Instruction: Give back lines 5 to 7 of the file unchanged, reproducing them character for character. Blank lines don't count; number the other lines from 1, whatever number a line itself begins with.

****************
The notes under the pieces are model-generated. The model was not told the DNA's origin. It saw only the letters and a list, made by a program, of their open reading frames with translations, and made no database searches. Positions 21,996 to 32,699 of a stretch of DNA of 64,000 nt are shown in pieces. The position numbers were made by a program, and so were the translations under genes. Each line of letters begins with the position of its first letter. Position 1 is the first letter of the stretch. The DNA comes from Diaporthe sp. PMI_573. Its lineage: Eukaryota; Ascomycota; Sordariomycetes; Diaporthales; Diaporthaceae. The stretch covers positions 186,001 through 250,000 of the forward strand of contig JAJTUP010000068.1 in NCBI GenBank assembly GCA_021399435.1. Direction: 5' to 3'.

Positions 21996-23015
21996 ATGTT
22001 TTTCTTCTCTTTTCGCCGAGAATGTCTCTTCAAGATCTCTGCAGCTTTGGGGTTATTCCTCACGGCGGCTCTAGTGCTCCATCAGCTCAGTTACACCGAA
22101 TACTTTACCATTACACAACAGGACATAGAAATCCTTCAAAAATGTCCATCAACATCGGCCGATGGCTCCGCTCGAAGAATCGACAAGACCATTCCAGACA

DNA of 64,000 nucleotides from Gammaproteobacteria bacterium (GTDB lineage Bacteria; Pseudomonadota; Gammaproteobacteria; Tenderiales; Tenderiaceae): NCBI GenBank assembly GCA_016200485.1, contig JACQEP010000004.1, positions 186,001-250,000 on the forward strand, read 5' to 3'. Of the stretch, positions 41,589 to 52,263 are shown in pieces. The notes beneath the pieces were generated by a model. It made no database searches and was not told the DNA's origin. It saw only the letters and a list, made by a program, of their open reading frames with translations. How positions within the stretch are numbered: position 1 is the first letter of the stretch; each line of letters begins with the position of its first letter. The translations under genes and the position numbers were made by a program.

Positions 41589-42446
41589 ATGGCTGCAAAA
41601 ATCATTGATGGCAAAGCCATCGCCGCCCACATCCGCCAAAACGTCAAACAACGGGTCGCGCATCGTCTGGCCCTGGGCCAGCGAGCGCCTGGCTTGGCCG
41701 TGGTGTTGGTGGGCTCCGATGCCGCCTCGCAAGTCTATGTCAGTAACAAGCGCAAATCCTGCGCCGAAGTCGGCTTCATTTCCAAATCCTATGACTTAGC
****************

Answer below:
22101 TACTTTACCATTACACAACAGGACATAGAAATCCTTCAAAAATGTCCATCAACATCGGCCGATGGCTCCGCTCGAAGAATCGACAAGACCATTCCAGACA

DNA of 64,000 nucleotides from Gammaproteobacteria bacterium (GTDB lineage Bacteria; Pseudomonadota; Gammaproteobacteria; Tenderiales; Tenderiaceae): NCBI GenBank assembly GCA_016200485.1, contig JACQEP010000004.1, positions 186,001-250,000 on the forward strand, read 5' to 3'. Of the stretch, positions 41,589 to 52,263 are shown in pieces. The notes beneath the pieces were generated by a model. It made no database searches and was not told the DNA's origin. It saw only the letters and a list, made by a program, of their open reading frames with translations. How positions within the stretch are numbered: position 1 is the first letter of the stretch; each line of letters begins with the position of its first letter. The translations under genes and the position numbers were made by a program.

Positions 41589-42446